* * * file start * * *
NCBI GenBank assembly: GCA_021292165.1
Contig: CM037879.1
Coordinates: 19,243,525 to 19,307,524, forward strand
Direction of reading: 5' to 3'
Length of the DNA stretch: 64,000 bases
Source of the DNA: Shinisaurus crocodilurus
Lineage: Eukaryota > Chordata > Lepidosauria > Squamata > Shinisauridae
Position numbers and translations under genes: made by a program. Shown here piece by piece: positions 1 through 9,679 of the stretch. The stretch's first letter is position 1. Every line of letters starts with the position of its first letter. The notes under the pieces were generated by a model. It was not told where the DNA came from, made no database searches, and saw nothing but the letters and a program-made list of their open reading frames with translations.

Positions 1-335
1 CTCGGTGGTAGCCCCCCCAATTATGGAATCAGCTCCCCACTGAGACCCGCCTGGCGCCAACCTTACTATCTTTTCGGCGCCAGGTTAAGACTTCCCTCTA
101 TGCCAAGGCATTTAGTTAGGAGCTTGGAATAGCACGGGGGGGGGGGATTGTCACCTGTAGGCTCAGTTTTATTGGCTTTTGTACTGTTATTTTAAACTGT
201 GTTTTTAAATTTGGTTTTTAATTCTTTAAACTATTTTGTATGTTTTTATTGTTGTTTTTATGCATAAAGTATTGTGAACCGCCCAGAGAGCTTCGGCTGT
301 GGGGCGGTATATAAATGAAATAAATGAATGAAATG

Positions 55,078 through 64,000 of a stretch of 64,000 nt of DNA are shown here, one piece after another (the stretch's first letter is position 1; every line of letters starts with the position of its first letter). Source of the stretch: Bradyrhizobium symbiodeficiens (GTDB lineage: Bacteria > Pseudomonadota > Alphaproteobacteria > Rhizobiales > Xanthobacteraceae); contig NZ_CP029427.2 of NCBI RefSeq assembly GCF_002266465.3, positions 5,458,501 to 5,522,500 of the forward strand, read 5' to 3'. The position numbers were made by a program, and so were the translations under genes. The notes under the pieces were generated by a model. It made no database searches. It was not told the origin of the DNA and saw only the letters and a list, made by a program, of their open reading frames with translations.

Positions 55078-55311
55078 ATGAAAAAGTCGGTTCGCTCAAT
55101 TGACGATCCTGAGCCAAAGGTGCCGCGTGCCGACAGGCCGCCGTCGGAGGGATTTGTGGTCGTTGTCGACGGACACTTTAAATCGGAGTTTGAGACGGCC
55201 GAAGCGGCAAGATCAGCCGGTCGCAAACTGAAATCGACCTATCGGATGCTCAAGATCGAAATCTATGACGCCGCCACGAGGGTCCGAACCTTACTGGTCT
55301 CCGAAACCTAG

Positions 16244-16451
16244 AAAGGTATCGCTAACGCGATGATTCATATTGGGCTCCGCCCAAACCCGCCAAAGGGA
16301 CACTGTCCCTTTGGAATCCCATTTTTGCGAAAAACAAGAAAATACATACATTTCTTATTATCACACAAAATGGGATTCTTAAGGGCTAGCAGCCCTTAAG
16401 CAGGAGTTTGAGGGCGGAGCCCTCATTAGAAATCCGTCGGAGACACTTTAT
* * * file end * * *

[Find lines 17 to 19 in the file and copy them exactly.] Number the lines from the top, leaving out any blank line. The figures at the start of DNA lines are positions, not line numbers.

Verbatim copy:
55101 TGACGATCCTGAGCCAAAGGTGCCGCGTGCCGACAGGCCGCCGTCGGAGGGATTTGTGGTCGTTGTCGACGGACACTTTAAATCGGAGTTTGAGACGGCC
55201 GAAGCGGCAAGATCAGCCGGTCGCAAACTGAAATCGACCTATCGGATGCTCAAGATCGAAATCTATGACGCCGCCACGAGGGTCCGAACCTTACTGGTCT
55301 CCGAAACCTAG